There’s a growing awareness in the scientific community that animals are far more intelligent than we previously supposed (for an excellent summary of what’s known about ”animal cognition” click here). Now we can expand our understanding of this field by connecting it to Howard Gardner’s theory of multiple intelligences. Gardner says there are eight (or possibly nine) different intelligences that make up human cognition, and he actually made ”intelligence in other species” one of his key criteria in establishing his theory. He suggests that we can find instances of intelligence in other animals in all of his intelligences. Here are some examples:
- Birds – musical, spatial intelligence, and interavian intelligence (cf. interpersonal intelligence for humans)
- Bees – spatial and interapian intelligence
- Anteaters – bodily-kinesthetic intelligence for their ability to use tools (along with numerous other species)
- Apes – linguistic intelligences (using sign language); apes also show an elementary form of intrasimian (cf. intrapersonal) intelligence in the self-recognition they show when looking at a mirror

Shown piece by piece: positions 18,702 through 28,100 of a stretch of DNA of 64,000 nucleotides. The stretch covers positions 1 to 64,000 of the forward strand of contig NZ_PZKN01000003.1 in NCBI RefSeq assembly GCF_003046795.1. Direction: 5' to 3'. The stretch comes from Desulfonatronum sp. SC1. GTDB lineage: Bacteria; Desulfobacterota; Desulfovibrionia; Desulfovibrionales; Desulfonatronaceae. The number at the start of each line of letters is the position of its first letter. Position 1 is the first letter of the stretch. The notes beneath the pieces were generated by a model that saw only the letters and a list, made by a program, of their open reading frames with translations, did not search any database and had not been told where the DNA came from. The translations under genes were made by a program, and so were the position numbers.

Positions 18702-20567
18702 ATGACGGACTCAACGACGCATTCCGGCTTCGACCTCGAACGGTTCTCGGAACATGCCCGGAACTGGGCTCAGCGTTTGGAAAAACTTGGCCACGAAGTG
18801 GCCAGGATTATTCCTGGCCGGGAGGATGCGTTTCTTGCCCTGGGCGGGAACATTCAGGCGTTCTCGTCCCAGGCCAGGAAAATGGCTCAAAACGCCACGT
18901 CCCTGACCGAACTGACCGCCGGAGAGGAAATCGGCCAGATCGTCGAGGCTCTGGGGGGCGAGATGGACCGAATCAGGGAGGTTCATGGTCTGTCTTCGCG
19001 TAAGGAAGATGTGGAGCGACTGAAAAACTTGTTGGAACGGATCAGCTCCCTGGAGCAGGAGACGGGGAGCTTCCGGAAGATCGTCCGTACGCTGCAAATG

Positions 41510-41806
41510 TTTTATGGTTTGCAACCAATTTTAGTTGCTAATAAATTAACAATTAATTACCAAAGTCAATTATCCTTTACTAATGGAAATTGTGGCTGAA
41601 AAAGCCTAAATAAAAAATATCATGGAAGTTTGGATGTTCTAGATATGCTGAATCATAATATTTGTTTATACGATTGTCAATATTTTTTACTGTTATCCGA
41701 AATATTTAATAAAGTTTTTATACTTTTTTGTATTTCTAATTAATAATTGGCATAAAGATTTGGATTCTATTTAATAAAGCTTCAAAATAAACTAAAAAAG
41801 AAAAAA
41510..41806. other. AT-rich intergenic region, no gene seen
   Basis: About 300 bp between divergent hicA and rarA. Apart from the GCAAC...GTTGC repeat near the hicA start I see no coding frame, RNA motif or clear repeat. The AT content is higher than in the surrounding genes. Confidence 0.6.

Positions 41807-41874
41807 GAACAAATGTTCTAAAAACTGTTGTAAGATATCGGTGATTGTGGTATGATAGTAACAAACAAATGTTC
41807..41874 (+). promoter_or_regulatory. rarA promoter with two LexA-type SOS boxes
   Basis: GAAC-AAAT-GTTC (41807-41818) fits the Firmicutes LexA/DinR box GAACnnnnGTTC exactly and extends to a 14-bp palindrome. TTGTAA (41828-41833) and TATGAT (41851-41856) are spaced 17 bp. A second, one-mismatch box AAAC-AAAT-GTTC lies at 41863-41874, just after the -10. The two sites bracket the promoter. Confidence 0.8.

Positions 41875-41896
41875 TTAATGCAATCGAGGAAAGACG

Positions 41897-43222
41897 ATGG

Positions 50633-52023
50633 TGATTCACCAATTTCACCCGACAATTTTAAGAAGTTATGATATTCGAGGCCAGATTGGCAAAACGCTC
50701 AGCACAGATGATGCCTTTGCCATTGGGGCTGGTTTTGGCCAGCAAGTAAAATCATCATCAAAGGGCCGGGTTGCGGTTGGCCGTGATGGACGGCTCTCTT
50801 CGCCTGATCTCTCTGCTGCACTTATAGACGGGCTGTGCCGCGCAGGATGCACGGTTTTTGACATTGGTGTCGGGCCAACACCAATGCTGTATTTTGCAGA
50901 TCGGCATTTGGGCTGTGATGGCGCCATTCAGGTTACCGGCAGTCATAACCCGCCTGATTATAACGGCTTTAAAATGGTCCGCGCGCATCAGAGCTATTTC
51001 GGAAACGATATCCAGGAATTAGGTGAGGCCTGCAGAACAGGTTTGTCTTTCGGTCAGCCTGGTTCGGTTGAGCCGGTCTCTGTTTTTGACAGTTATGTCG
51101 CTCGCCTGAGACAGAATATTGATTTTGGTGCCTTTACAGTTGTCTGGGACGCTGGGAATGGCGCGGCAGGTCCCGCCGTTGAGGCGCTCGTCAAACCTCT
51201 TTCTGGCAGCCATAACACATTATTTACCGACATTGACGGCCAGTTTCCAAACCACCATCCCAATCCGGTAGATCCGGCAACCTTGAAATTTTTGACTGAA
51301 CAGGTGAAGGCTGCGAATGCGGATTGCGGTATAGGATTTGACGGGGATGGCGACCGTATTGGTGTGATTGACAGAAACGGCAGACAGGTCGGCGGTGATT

- Elephants – existential intelligence (in their ability to mourn the dead)
- Virtually all animals demonstrate the naturalist intelligence in their intuitive ability discriminate and respond to the natural world.
Opening ourselves to the cognitive world of other animals than ourselves can instill a sense of deep respect for them at a time when they are in danger of being wiped out by human predations (from our eating animals to destroying their habitats in nature). We might take a cue from indigenous populations who have long lived in harmony with other species, and develop a deep level of appreciation for the great diversity of intelligences that exist in the animal kingdom.
For more information about Gardner’s theory of multiple intelligences, get my practical guides to multiple intelligences for:
- Adult learners (7 Kinds of Smart: Identifying and Developing Your Multiple Intelligences)
- Educators who teach children and adolescents — kindergarten through high school (Multiple Intelligences in the Classroom, 4th edition) and/or
- Parents (In Their Own Way: Discovering and Encouraging Your Child’s Multiple Intelligences).
This blog post was brought to you by Thomas Armstrong, Ph.D. and www.institute4learning.com.
Follow me on Twitter: @Dr_Armstrong.